Would you please fill out this 3-minute survey about our service? Your feedback will help us improve CalMatters.
Protestors wearing dolphin, shark and polar bear costumes joined the throngs who descended on Sacramento Thursday to speak out against the Trump administration’s proposal to expand oil drilling in federal waters off the California coast.
After a rally outside the state Capitol they marched to a library a few blocks away where the federal Bureau of Ocean Energy Management hosted the sole public meeting on the proposal in California. The agency is holding one meeting in each coastal state.
The format frustrated some attendees. Instead of the typical government hearing where long lines of people wait to comment at a microphone, visitors were directed to mill about a large room where federal employees were stationed at about a dozen tables. They explained different aspects of the national offshore drilling program—how leases are approved, how much money it brings to the U.S. economy, how the government responds to and tries to prevent oil spills—and answered questions from the public. A table with computers and comment cards was available for visitors to formally submit comments to the government.
But environmentalists—many wearing blue shirts saying “Californians against offshore drilling”—had traveled from around the state to attend the meeting and craved an opportunity to sound off.
“That one table? For hundreds of people?” Sharolyn Hutton of Eureka said, looking at the computer table set up for public comment.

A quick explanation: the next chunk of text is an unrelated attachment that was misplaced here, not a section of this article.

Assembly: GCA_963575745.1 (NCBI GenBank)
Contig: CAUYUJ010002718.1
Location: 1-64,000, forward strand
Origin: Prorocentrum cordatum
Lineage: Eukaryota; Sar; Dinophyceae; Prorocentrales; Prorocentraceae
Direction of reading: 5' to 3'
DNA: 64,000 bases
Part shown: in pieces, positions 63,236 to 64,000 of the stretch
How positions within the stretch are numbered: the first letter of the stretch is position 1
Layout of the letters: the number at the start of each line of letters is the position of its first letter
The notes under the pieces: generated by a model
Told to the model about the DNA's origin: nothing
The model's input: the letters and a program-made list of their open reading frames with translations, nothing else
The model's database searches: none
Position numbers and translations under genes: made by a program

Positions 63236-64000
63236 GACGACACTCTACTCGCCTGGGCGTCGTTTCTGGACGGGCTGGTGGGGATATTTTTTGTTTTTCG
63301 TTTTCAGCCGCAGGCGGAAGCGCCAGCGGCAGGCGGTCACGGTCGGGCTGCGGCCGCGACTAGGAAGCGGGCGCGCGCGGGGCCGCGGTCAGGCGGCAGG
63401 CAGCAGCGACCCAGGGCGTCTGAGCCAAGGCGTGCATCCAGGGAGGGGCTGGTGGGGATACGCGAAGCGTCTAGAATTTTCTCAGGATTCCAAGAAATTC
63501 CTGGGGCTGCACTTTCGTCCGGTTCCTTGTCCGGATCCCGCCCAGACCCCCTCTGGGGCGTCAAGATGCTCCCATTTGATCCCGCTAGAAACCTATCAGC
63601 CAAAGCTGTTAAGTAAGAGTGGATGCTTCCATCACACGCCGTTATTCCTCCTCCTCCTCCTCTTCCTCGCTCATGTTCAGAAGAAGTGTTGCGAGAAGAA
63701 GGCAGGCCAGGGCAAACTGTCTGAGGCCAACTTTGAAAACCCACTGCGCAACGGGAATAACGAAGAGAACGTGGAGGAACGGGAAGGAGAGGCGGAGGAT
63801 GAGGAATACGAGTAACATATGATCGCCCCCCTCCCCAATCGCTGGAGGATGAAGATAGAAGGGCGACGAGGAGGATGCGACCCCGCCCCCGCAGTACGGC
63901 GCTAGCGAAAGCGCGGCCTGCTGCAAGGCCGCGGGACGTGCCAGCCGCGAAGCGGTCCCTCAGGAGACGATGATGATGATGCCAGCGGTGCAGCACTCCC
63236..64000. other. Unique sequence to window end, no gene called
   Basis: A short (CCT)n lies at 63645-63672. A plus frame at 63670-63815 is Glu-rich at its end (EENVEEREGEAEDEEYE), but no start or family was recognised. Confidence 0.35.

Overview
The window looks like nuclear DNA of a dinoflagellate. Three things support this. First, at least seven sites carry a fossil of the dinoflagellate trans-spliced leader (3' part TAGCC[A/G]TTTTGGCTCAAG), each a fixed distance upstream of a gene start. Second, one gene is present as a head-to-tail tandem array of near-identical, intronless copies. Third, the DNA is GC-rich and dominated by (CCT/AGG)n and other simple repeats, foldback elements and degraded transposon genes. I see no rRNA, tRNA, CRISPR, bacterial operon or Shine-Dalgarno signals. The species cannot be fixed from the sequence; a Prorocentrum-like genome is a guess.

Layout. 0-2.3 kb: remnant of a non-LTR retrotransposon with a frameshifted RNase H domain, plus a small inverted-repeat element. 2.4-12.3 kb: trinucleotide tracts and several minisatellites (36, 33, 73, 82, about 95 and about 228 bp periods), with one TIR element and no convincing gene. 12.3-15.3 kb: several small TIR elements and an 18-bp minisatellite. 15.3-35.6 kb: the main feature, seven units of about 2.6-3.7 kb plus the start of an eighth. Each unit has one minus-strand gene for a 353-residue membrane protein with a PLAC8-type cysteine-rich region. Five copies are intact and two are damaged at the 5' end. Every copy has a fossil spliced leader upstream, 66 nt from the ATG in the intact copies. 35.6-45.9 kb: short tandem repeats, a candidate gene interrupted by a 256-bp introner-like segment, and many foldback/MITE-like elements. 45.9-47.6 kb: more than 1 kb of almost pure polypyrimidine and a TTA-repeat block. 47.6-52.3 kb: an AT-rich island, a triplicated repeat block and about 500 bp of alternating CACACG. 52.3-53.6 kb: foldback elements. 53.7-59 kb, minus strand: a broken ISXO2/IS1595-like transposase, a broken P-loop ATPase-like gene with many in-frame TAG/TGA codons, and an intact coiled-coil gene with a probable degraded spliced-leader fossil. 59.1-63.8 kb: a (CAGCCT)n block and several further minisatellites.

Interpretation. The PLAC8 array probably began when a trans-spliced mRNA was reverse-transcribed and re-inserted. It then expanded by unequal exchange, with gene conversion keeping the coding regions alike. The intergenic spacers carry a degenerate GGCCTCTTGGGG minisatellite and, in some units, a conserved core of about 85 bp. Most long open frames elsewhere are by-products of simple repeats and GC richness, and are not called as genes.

At one point a few protestors began shouting in the middle of the room, “This is ridiculous! This is shameful!”
John Romero, spokesman for the Bureau of Ocean Energy Management, said the format was meant to provide more meaningful dialogue between the public and the government.
A representative from the Western States Petroleum Association stopped by the meeting. He noted that Californians use almost 2 million barrels of oil each day. “We want to make sure folks understand our enormous energy consumption here,” said Bob Poole, the associations director of production.
The oil association president, Catherine Reheis-Boyd, issued a statement saying that the exploration of potential drilling sites in federal water “is the first step in helping California increase our energy security through potentially increasing our domestic energy production. Currently, we import over 1 million barrels of oil in super tankers from overseas locations each and every day.”
California’s elected officials have already made clear that they oppose more drilling off the coast and will try to block it by making it difficult to transport oil through state waters, which extend three miles off the coast. With bipartisan support the Assembly passed a resolution Thursday criticizing the Trump Administration plan and the State Lands Commission, which oversees oil drilling in state waters, sent the federal government a letter this week saying it is “vehemently opposed” to more oil and gas drilling in the Pacific ocean.